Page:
Manners in the Drawing Room — some ‘don’ts’

From an undated but late Victorian self-help / etiquette book called Don't: A Manual of Mistakes and Improprieties more or less prevalent in Conduct & Speech (Ward, Lock, London circa 1890). The author is noted as 'Censor' - now known to be Oliver Bell Bunce. Much of the advice still holds, e.g. about reading a book in 2014 it  would be about perusing a smartphone.

DON'T repeat old jokes or tell time-worn stories. DON'T make obvious puns. An occasional pun, if a good one, is a good thing; but a ceaseless flow of puns is simply maddening.

DON'T be always on the look out for opportunities of making jokes. For a man, to be constantly straining after witticism is to render himself ridiculous, and to annoy the whole company.

DON'T, if you think you are a clever mimic - and many persons entertain that idea with more or less basis of fact - be very ready to exhibit your powers in society. Few persons like to have their peculiarities noticed; and it is almost certain that some officious, and well-intentioned friend, will let B know that A gave an admirable (or execrable) imitation of him at Mr. So-and So's dinner party.

DON'T respond to remarks made to you with mere monosyllables. This is chilling, if not fairly insulting. Have something to say, and say it.

DON'T appear listless and indifferent, or exhibit impatience when others are talking. Listening politely to every one is a cardinal necessity of good breeding.

DON'T be conceited. DON'T dilate on your own acquirements or achievements; DON'T expatiate on what you have done or are going to do, or on your superior talents in anything. DON'T always make yourself the hero of your own stories.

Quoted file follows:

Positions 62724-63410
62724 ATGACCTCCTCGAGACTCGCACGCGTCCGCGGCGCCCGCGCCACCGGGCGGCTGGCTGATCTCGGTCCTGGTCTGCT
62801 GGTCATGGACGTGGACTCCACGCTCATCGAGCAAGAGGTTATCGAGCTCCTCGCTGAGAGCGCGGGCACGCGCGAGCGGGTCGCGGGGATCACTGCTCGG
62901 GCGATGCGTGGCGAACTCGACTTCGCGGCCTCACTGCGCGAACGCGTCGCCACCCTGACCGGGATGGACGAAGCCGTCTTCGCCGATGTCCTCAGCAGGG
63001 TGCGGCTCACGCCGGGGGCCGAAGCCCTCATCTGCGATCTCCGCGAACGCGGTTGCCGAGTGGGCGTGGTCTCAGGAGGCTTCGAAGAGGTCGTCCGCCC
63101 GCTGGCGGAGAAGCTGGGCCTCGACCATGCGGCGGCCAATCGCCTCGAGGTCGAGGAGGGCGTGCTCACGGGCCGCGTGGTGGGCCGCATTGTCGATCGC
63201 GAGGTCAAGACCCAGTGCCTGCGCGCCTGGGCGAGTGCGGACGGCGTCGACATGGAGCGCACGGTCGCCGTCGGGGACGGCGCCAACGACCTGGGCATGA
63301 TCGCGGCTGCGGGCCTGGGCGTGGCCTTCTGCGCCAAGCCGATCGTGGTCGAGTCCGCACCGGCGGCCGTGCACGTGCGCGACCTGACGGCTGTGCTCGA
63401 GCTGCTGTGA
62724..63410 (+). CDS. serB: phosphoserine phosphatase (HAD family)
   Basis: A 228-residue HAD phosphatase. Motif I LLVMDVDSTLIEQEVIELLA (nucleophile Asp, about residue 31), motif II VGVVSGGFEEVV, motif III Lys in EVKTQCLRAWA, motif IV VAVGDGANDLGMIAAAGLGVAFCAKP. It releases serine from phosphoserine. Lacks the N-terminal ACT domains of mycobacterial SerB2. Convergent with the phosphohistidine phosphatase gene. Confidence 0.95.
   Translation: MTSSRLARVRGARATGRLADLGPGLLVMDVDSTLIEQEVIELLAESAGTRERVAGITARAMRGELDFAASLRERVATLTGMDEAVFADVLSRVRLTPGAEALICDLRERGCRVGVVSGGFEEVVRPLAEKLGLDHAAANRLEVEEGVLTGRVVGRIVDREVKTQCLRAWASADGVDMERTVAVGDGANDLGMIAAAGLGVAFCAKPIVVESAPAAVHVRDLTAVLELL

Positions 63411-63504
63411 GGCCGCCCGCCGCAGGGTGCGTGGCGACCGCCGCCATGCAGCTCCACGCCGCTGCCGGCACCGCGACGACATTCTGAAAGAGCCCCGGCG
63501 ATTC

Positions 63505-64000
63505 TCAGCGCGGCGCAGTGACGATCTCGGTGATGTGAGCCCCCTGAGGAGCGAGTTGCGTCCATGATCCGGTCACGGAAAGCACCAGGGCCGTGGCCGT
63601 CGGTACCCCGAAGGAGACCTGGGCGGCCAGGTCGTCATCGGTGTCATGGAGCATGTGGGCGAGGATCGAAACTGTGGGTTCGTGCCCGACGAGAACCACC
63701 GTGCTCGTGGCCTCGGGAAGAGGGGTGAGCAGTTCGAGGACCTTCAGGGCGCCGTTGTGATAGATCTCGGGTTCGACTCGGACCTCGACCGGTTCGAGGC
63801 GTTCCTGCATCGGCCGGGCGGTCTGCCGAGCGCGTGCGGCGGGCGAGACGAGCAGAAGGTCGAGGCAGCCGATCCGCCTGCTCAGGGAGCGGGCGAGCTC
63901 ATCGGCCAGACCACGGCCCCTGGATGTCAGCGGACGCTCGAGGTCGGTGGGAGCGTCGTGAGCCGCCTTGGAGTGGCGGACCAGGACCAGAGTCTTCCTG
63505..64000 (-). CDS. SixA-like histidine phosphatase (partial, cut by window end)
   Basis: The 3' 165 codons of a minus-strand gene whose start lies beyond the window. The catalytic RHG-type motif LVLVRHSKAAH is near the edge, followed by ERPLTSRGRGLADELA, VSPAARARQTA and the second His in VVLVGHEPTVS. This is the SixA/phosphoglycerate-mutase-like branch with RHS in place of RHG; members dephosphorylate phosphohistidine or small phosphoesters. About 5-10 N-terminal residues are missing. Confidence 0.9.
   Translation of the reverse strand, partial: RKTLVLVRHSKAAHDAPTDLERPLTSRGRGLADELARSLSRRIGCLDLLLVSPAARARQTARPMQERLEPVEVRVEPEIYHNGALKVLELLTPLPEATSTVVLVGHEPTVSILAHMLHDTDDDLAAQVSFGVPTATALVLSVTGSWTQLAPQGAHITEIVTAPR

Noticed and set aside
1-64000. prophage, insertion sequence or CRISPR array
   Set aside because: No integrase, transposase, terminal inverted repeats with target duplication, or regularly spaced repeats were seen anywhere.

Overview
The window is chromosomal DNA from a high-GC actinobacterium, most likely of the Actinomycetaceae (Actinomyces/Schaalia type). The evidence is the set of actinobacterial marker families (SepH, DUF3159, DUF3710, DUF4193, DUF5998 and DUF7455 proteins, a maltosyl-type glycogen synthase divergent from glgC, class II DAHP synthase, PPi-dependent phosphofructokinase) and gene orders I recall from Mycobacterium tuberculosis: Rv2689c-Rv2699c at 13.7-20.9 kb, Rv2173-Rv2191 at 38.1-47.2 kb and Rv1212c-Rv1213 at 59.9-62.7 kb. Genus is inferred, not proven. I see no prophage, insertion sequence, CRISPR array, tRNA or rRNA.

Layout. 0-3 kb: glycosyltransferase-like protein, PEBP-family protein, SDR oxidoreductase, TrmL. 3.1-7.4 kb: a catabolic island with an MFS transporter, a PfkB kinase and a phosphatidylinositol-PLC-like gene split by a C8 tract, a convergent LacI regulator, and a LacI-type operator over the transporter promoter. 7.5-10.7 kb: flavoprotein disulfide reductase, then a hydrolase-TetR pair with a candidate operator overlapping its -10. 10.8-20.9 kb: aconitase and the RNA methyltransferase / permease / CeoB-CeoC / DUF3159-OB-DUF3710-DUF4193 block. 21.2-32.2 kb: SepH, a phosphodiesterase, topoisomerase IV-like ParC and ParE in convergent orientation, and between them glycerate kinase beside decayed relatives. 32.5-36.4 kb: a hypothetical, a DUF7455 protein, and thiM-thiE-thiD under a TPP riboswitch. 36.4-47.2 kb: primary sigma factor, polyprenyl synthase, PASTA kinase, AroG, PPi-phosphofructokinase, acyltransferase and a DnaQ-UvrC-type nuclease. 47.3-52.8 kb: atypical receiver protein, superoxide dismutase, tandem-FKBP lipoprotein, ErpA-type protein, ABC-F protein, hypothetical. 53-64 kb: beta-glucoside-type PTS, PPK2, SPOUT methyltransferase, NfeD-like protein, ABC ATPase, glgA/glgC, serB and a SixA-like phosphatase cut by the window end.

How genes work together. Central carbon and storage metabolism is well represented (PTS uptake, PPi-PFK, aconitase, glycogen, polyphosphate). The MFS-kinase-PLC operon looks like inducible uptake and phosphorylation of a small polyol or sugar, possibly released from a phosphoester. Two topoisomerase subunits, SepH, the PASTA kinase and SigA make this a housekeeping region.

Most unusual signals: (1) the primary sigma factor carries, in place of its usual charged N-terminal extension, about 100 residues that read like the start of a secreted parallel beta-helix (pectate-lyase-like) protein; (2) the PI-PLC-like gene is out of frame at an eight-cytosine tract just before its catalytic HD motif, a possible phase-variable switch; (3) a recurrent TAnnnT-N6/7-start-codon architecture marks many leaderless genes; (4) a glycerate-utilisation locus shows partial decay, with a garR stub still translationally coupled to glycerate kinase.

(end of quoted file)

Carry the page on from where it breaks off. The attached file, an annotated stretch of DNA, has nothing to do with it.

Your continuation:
DON'T if you have travelled, be continually talking about what foreign places you have seen, or the adventures you may have met with; and DON'T consider the people of foreign places to be necessarily inferior to your own countrymen, because their national habits are different.

DON'T be sulky because you imagine yourself neglected. Think only of pleasing; and try to please. You will end by being pleased.

DON'T show repugnance even to a bore. A supreme test of politeness is submission to various social inflictions without a wince.

DON'T, when at the card-table, moisten your thumb and fingers at your lips in order to facilitate the dealing of the cards. This common habit is very vulgar.

DON'T fail in proper attention to elderly people. Young persons are often scandalously neglectful of the aged, especially if they are deaf or otherwise afflicted: Nothing shows a better heart, or a nicer sense of true politeness, than kindly attention to those advanced in years.

DON'T in company open a book and begin reading to yourself. If you are tired of the company, withdraw; if not, honour it with your attention.

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